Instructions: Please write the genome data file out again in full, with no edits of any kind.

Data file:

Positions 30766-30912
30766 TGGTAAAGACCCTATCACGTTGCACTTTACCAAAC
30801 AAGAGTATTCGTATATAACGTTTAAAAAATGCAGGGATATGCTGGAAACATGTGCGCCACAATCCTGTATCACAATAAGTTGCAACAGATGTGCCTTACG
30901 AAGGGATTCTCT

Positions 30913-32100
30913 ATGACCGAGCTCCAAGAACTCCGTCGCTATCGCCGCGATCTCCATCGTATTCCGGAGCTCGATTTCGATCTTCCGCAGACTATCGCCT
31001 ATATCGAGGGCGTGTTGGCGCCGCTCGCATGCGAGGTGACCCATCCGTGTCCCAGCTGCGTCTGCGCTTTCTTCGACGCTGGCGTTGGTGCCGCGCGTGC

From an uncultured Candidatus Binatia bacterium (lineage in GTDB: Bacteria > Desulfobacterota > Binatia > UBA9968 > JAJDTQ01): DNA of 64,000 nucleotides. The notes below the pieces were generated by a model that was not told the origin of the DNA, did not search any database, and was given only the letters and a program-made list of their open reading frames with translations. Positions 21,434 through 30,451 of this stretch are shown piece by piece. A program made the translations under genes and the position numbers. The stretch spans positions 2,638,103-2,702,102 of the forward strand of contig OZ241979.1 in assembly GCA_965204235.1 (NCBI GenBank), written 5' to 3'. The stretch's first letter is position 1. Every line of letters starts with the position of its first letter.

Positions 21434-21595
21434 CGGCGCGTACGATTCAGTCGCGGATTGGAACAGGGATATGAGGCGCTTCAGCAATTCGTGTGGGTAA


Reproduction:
Positions 30766-30912
30766 TGGTAAAGACCCTATCACGTTGCACTTTACCAAAC
30801 AAGAGTATTCGTATATAACGTTTAAAAAATGCAGGGATATGCTGGAAACATGTGCGCCACAATCCTGTATCACAATAAGTTGCAACAGATGTGCCTTACG
30901 AAGGGATTCTCT

Positions 30913-32100
30913 ATGACCGAGCTCCAAGAACTCCGTCGCTATCGCCGCGATCTCCATCGTATTCCGGAGCTCGATTTCGATCTTCCGCAGACTATCGCCT
31001 ATATCGAGGGCGTGTTGGCGCCGCTCGCATGCGAGGTGACCCATCCGTGTCCCAGCTGCGTCTGCGCTTTCTTCGACGCTGGCGTTGGTGCCGCGCGTGC

From an uncultured Candidatus Binatia bacterium (lineage in GTDB: Bacteria > Desulfobacterota > Binatia > UBA9968 > JAJDTQ01): DNA of 64,000 nucleotides. The notes below the pieces were generated by a model that was not told the origin of the DNA, did not search any database, and was given only the letters and a program-made list of their open reading frames with translations. Positions 21,434 through 30,451 of this stretch are shown piece by piece. A program made the translations under genes and the position numbers. The stretch spans positions 2,638,103-2,702,102 of the forward strand of contig OZ241979.1 in assembly GCA_965204235.1 (NCBI GenBank), written 5' to 3'. The stretch's first letter is position 1. Every line of letters starts with the position of its first letter.

Positions 21434-21595
21434 CGGCGCGTACGATTCAGTCGCGGATTGGAACAGGGATATGAGGCGCTTCAGCAATTCGTGTGGGTAA